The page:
The length of the tours proposed in this section varies more than the walking tours, from 3 to 5 or 6 hours, and the use of a private vehicle is necessary because the sites included are distant one from another. This way, however, you have the opportunity to see various districts of the city that will be shortly described by your expert guide as we drive by.
As we mentioned in our home page Rome derives its present pattern from the underground layers. The Imperial Rome was built on the Republican one, the medieval was built on the Ancient, and the present city is built on the ruins of all its history. The result today is that wherever you want to dig in our city, you may bet you’ll find some roman ruins.
Our tour is designed to give you some evidence of this unique situation. TheCatacombs are cemetery that were totally built underground, where you can see not only tombs, but also crypts, altars, fresco decorations, chapels, and they bring us back to the age of the irruption of Christianity into the Pagan world. We will chose one catacomb along the Appian way.
In the area of San Clemente we descend 60 ft. below the present street level, and at the same time we go back to the middle of the first century AD, and as we climb back to the surface we came back to our time. This fascinating site is really enlightening for the urban history of the Eternal City.
4 Major Basilicas
There are only four churches in the world that may boast the “Holy Door”, an important symbol related to the celebration of the Jubilee, and they are all in Rome: St. John in Lateran, St. Paul outside the walls, St. Mary Major and of course St. Peter in the Vatican. These are among the oldest Christian churches still existing, being all established between the 4th and 5th century. They are the only 4 in the world to have the Holy Door, this important symbol connected with the ceremonies of the Holy Year. They all have very important relics preserved inside. They all are an important museum as well, each one preserving an incredible collection of mosaics, marbles, stucco decoration, paintings, coffered or stucco ceilings, statues both in marble and bronze that cover in total more than 15 centuries of art history.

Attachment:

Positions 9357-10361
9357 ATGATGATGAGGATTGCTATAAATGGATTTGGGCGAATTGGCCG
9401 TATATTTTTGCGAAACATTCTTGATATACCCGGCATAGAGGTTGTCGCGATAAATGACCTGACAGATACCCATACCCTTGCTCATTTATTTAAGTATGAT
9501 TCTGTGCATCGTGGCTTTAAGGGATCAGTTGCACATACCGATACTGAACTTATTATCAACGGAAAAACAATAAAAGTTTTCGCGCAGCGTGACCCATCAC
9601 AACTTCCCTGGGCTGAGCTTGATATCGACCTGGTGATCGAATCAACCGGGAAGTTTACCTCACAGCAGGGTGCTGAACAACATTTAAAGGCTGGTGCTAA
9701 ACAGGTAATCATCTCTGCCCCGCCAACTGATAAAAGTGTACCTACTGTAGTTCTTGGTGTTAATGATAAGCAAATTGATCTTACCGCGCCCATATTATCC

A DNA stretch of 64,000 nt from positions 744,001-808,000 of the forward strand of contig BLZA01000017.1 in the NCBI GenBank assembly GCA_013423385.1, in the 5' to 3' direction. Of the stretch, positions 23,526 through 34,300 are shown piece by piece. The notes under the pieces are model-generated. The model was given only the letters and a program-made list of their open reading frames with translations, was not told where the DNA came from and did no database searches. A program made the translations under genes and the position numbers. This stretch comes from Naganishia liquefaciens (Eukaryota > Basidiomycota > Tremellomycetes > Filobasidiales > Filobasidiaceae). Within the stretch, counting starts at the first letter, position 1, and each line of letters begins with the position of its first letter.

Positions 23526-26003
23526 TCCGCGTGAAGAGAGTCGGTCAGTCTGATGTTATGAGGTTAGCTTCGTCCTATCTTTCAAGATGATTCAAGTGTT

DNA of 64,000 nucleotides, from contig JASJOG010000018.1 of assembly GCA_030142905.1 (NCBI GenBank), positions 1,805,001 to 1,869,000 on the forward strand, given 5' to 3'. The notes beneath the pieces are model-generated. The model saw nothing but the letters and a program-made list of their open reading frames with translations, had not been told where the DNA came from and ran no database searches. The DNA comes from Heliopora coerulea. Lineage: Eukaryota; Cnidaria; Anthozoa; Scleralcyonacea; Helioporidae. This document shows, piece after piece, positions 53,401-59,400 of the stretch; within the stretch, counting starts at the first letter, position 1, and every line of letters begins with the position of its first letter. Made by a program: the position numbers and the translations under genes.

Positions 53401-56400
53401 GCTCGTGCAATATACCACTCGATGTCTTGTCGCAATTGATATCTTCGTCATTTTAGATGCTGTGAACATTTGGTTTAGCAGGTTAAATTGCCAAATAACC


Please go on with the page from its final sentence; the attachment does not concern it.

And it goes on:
This is an amazing itinerary both by a religious and an artistic point of view. On one side we go back to the spread of Christianity in the culture of the pagan Roman Empire and follow its evolution and traditions up to our era. On the other side we may admire artworks that cover more than a millennium of art history.
Moreover, being these basilicas located in 4 totally different areas of Rome, you get also acquainted with the history and town-planning of the city as you drive by with our expert Tour Guide and expert driver.
Given the importance of these basilicas, the complexity of their structure, the number of works of art on display, and the distance one from the other, this is the only tour that should be considered at least 5 hours long.
One of the many names of Rome is “The City of the 7 Hills” and in this tour we’ll get familiar with some of them. The Capitol hill, the sacred hill of the ancient city now displays a renaissance architectonical masterpiece: the square designed by Michelangelo. But from here we may enjoy an total view of the valley of the Roman Forum and its fascinating ruins. From the top of the Aventino hill we’ll enjoy the view of two of the most impressive structures of the Imperial Rome: the valley of the Circus Maximus will be at our foot and the imposing ruins of the imperial palaces ( or Caesars’ Palace ) just in front of us, on the hilltop of the Palatine.
Entering the Colosseum (or Flavian Amphitheater) you will be guided through the biggest “Stadium” ever built by the past civilizations (mind: the Roman meant a different building with the word Stadium) where the most spectacular gladiators’ fighting were taking place.
A drive around the public Caracalla’s Thermal Baths will help you to understand not only the complex structure of these enormous “sporting clubs” but also their function in the Romans every-day life.
… our caring driver will pull over in front of each one of these sites so that you may listen to our commentary, take a few picture, and then we’ll rush smoothly to the next one. Very easy, isn’t it?
Angels & Demons
Based on both the bestselling novel by Dan Brown and the recent successful movie starring Tom Hanks, this tour is designed to bring you to the “real” places where the preferiti cardinals of the conclave were killed by the mysterious assassin paid by the last heirs of the Illuminati brotherhood. Following the “Illuminati path” the “crime scenes” of the novel are: thePantheon, Santa Maria Maggiore and Santa Maria della Vittoriachurches, St. Peter’s square, Piazza Navona (square) with its fantastic fountain, Castel Sant’Angelo ( St. Angel’s Castle). Our car will not be one of the Lancia shown in the movie, nor one of the Alfa Romeo described in the book driven by the Swiss guards… but a Mercedes driven by our professional licensed driver. We will remind you the story, but also give our commentary on these wonderful sites so rich of world art: Raphael’s earthly tomb, Caravaggio’s paintings, Bernini’s “Ecstasy of St. Theresa”, the “papal window”, Borromini’s St. Agnes’façade … and all the rest.